Black Immigrant Daily News
FIX THIS ROAD: Resident Wayne Joseph looks at a section of the rapidly deteriorating Caratal Road on Monday. File Photo by Lincoln Holder
Parents of children from Caratal Sacred Heart RC School in Gasparillo have kept their word by keeping students away from classes owing to deplorable roads.
Thursday marked the third consecutive day that students had yet to attend school. On Tuesday, the first day of the new school term, parents and students staged a placard protest to highlight the road’s condition and to call on the authorities to fix it.
They complained that access roads have also been cut off owing to multiple landslips, including a major one near the school.
“So far, there no road works have started. We were expecting they would have started fixing something to make the road passable to get to the schools. Cars cannot pass on the Caratal Road to reach the school,” the parent said.
The school has about 70 students, 11 of whom are set to write the Secondary Entrance Assessment (SEA) examinations this year. The school has nine teachers.
The Education Ministry has proposed online classes for students.
But parents said they prefer in-person classes.
“We heard that the staff were advised not to do online classes,” another parent said.
“With online classes, the children do not take in the work as they should. At home, they are more relaxed. But the teachers would see exactly what is happening when they are in the class.”
Newsday learnt that a staff meeting was set to take place on Thursday to discuss “the way forward.”
Last month, the TT Unified Teachers Union (TTUTA) called on the Government to use the Christmas vacation to fix bad roads affecting members.
Citing safety and securities issues, the union charged that teachers might have to resort to accessing “extraordinary leave” if the road woes continue.
TTUTA’s president Martin Lum Kin added, “We were simply advising our members that this classification of leave is applicable should they be unable to report to school due to impassable roads or protests by villagers due to poor road conditions.”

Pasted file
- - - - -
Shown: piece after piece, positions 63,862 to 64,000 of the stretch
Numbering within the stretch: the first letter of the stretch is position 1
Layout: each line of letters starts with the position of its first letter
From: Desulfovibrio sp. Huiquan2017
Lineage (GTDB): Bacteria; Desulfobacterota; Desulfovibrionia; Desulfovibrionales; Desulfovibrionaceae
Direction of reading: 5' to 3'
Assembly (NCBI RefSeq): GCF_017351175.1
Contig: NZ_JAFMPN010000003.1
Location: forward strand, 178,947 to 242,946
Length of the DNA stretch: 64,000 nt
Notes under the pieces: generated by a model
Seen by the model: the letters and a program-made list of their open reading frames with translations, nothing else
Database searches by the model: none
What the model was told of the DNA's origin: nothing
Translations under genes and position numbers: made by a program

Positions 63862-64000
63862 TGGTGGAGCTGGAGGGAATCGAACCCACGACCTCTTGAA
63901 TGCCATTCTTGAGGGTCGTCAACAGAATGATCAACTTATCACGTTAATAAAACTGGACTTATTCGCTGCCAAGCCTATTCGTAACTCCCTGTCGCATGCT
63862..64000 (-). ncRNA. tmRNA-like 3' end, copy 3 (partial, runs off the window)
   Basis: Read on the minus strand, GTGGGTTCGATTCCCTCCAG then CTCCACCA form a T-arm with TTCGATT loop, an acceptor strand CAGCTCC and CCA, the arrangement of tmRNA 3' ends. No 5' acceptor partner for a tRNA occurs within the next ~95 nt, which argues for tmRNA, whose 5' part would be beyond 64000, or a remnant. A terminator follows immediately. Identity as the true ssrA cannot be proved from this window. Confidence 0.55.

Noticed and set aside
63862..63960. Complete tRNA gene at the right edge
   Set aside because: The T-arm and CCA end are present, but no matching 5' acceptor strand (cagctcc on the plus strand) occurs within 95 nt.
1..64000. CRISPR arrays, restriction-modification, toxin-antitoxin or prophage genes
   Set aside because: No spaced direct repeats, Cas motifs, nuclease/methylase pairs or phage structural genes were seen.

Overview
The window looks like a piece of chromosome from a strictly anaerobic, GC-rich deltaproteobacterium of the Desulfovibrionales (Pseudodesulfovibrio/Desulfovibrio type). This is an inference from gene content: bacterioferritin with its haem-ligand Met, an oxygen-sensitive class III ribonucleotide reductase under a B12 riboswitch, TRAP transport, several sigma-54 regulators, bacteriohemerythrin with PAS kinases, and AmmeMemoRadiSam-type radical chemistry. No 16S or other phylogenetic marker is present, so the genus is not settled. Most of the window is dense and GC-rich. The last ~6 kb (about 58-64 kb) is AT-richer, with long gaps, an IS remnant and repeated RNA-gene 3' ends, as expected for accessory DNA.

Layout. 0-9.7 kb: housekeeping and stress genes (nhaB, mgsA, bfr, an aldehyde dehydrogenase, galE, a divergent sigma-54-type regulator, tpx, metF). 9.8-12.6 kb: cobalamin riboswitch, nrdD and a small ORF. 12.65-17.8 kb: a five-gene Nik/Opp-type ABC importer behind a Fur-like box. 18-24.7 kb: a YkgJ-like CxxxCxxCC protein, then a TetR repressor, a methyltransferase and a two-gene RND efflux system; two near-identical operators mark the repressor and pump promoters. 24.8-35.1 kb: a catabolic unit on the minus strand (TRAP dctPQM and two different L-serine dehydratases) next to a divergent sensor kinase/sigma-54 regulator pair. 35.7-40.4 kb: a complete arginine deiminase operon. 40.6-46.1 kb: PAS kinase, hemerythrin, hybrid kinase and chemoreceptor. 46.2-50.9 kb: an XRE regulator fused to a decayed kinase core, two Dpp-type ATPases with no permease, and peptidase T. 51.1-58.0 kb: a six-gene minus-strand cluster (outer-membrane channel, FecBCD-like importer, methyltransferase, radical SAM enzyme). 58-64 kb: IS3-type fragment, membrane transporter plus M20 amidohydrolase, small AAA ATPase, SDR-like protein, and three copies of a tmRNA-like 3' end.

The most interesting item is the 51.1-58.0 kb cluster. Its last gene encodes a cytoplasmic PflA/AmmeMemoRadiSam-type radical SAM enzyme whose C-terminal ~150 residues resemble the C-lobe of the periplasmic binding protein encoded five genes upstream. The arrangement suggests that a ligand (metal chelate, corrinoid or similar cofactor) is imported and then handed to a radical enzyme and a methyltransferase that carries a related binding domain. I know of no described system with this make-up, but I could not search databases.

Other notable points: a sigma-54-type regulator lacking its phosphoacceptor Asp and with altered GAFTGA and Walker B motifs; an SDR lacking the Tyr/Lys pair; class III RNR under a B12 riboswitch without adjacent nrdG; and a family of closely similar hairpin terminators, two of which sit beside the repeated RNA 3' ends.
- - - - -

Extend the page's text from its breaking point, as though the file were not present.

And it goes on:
Caratal Road falls under the purview of the Couva/Tabaquite/Talparo Regional Corporation.
The chairman Henry Awong told Newsday that remedial work is set to begin on Friday morning. He said materials were already transported to the area.
“That area needs much more than remedial work. That is all we can do for now until more funding becomes available. But at least it will be passable so the children can return to school. In this region, we have 130 landslips,” Awong said.
“Some fall under the corporation and the Ministry of Works and Transport. The recent heavy rains caused many existing landslips to worsen, and new ones formed.”
The ministry is responsible for the maintenance of highways and main roads.
Awong said the corporation has written to the Ministry of Rural Development and Local Government’ via its Secondary Road and Rehabilitation Company, a special purpose road-repair company, to help bring relief to the burgesses.
Another rural community that is plagued with landslips is Santa Maria Village in Moruga.
For a few weeks, last term, staff and students of the Santa Maria RC School on Penal Rock Road did not have classes owing to a few massive landslips.
“Water trucks could not get to the school. Only high vehicles could pass because the road is eaten away, and the weight of trucks would cause it to collapse. For cars to pass, they must drag. Up to a few days ago, the community was almost cut off from the rest of the country,” a resident said.
“But we have good news- repair work started on one of the major landslips a few days ago. It is a start, and we hope the ministry would tackle the other landslips and the road.”
This school has 72 students, with 13 preparing for the SEA examinations.
Residents suggested that the Penal Rock Road be renamed Penal Mud Road to suit its current state.
This is a road that connects Penal to Basse Terre Village in Moruga.